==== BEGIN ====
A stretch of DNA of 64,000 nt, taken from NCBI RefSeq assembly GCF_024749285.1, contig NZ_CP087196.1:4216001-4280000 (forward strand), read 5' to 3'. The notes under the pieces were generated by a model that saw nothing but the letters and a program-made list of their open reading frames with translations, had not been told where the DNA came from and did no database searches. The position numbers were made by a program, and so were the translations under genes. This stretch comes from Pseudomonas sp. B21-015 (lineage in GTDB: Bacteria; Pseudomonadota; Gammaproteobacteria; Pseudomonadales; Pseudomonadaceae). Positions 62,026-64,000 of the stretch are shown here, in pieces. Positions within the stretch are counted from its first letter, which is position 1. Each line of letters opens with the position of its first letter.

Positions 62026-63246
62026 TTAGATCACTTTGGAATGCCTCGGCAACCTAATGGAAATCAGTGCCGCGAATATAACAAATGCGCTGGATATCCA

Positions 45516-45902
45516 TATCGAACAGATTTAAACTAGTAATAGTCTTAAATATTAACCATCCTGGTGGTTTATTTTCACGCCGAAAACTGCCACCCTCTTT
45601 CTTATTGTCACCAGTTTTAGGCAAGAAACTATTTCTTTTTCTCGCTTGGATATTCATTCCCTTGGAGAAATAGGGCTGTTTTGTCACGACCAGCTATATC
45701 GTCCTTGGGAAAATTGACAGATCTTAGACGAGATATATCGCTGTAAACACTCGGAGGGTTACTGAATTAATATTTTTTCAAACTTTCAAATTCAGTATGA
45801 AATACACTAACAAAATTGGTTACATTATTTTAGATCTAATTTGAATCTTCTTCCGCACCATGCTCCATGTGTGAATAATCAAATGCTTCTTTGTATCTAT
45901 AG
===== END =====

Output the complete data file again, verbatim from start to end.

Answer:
A stretch of DNA of 64,000 nt, taken from NCBI RefSeq assembly GCF_024749285.1, contig NZ_CP087196.1:4216001-4280000 (forward strand), read 5' to 3'. The notes under the pieces were generated by a model that saw nothing but the letters and a program-made list of their open reading frames with translations, had not been told where the DNA came from and did no database searches. The position numbers were made by a program, and so were the translations under genes. This stretch comes from Pseudomonas sp. B21-015 (lineage in GTDB: Bacteria; Pseudomonadota; Gammaproteobacteria; Pseudomonadales; Pseudomonadaceae). Positions 62,026-64,000 of the stretch are shown here, in pieces. Positions within the stretch are counted from its first letter, which is position 1. Each line of letters opens with the position of its first letter.

Positions 62026-63246
62026 TTAGATCACTTTGGAATGCCTCGGCAACCTAATGGAAATCAGTGCCGCGAATATAACAAATGCGCTGGATATCCA

Positions 45516-45902
45516 TATCGAACAGATTTAAACTAGTAATAGTCTTAAATATTAACCATCCTGGTGGTTTATTTTCACGCCGAAAACTGCCACCCTCTTT
45601 CTTATTGTCACCAGTTTTAGGCAAGAAACTATTTCTTTTTCTCGCTTGGATATTCATTCCCTTGGAGAAATAGGGCTGTTTTGTCACGACCAGCTATATC
45701 GTCCTTGGGAAAATTGACAGATCTTAGACGAGATATATCGCTGTAAACACTCGGAGGGTTACTGAATTAATATTTTTTCAAACTTTCAAATTCAGTATGA
45801 AATACACTAACAAAATTGGTTACATTATTTTAGATCTAATTTGAATCTTCTTCCGCACCATGCTCCATGTGTGAATAATCAAATGCTTCTTTGTATCTAT
45901 AG